The Obama administration on Monday announced that 5 million people had signed up for Obamacare exchange plans. Hours earlier, a self-employed Web developer from Michigan had already predicted the milestone would be hit on Monday.
Meet Charles Gaba: He’s not a professional statistician, heath-care expert or political operative. He’s a self-described “numbers geek” who just wants to know how the new health-care law is doing.
He’s been tracking the most up-to-date enrollment information and offering his own projections on his blog, ACAsignups.net. On the same day that he predicted the 5 million signups milestone, he accurately predicted that California would hit the 1 million mark. For policy wonks and health-care journalists who have clamored for more information about Obamacare enrollment, Gaba’s blog has become a must-read.
His next big prediction: The final sign-up tally will hit 6.22 million.
The big political focus has been on whether exchange enrollment by March 31 will reach 6 million, the revised estimate provided by the Congressional Budget Office. After the Department of Health and Human Services announced 4.2 million sign-ups through the end of February, the Avalere Health consulting firm projected that sign-ups would hit 5.4 million by the deadline.
Our typical disclaimer applies here: The CBO projection is for official enrollments. The HHS numbers, as well as Avalere’s and Gaba’s, are all counting sign-ups, and not whether someone has completed enrollment by paying the first month’s premium. By the best estimates, anywhere from 80 to 90 percent of people signing up have paid their premiums.
Gaba admits there’s some guesswork involved in his projections. He’s pulling together information from monthly HHS enrollment reports and the more frequent updates from the states running their own exchanges.
For instance, reports from California’s exchange indicate that average daily enrollment there has more than doubled in the first half of March, compared with February. Colorado and Kentucky also are on pace to enroll about twice as many people this month:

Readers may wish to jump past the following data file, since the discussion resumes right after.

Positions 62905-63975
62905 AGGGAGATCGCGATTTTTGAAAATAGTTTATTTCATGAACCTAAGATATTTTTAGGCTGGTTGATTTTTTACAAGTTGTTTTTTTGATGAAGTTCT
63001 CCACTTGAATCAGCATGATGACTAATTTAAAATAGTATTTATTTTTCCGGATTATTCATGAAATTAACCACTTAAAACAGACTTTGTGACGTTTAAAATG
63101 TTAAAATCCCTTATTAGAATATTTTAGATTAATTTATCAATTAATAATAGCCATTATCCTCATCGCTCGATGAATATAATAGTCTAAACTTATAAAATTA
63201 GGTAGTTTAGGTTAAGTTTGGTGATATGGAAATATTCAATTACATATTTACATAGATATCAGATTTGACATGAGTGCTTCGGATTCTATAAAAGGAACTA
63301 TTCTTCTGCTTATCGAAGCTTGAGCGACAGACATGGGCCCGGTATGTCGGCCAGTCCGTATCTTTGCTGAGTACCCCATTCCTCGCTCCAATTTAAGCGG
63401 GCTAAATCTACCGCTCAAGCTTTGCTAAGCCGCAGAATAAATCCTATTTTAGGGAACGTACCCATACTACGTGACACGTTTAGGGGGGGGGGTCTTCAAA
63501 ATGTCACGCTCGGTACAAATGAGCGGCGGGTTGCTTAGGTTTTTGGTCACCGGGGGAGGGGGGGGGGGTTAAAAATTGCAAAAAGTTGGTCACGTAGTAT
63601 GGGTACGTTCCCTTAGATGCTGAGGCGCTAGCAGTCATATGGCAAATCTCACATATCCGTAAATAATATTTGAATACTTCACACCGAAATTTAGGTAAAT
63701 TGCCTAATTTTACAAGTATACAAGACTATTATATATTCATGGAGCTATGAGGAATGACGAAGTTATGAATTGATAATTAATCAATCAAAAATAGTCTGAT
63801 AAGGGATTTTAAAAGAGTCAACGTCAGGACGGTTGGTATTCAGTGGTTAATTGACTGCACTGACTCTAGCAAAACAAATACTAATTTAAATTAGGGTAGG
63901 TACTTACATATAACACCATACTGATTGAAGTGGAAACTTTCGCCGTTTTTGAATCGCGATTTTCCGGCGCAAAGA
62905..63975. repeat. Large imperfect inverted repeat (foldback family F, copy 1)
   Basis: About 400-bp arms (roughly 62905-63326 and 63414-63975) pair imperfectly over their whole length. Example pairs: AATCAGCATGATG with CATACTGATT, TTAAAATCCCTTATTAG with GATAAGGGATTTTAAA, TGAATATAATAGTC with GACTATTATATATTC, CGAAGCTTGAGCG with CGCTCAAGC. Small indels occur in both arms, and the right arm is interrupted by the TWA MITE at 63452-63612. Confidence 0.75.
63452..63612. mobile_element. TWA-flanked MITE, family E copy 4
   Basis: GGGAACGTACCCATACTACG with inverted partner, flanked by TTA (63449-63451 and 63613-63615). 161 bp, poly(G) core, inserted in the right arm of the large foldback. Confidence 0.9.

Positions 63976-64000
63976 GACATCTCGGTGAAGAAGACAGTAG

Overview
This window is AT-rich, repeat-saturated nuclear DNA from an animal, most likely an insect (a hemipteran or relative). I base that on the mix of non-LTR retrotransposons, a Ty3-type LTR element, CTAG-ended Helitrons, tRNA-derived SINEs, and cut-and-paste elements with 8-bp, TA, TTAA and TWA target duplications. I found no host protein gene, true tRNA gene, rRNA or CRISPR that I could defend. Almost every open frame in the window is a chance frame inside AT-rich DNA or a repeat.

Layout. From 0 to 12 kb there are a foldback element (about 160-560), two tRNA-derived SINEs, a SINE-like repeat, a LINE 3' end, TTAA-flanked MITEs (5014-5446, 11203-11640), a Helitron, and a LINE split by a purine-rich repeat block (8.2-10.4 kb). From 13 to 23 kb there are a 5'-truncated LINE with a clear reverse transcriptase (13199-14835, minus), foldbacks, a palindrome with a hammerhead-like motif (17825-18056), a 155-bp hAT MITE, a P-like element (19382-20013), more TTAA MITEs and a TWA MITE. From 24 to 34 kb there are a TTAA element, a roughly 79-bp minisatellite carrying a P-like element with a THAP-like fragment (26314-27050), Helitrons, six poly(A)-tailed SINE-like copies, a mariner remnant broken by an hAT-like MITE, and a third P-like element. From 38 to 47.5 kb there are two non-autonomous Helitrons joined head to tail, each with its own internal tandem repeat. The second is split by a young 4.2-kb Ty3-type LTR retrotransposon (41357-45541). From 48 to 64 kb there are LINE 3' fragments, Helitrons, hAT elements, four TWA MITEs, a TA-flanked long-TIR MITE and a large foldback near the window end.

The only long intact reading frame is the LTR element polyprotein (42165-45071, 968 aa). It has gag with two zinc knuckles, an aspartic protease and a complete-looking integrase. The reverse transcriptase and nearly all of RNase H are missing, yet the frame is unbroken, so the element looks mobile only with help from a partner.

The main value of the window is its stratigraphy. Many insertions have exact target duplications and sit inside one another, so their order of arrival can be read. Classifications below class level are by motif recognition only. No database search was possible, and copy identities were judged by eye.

The one number that Gaba has struggled to nail down is off-exchange enrollment – people who signed up directly through an insurer. That option may have been particularly attractive to people who didn’t qualify for federal subsidies and wanted to avoid HealthCare.gov.
“That is the single, biggest untold story of the numbers right now,” he said.
Gaba doesn’t just track Obamacare enrollment – he’s also a customer. He signed up through HealthCare.gov after his plan was cancelled, but the experience wasn’t easy for him.
He failed to make it through the system on Oct. 1, the day the Web site launched and quickly crashed. He tried again in early December and was able to sign up without issue, but he said it took almost two months for his insurer to confirm his enrollment. He said his new plan costs more, but he figures that its better coverage evens things out.
He admits that he does have a rooting interest in seeing the law succeed – he’s a volunteer for the local Democratic Party. Still, he says he is just trying to figure out whether the law is working.
“I do think the good outweighs the bad, but I don’t think [Obamacare] is the greatest thing in the world," he said. "I’m a single-payer guy."
At first, Gaba spent about an hour each day on his enrollment blog. In the past few weeks, that's jumped to several hours a day.
“My business is starting to suffer here,” he said.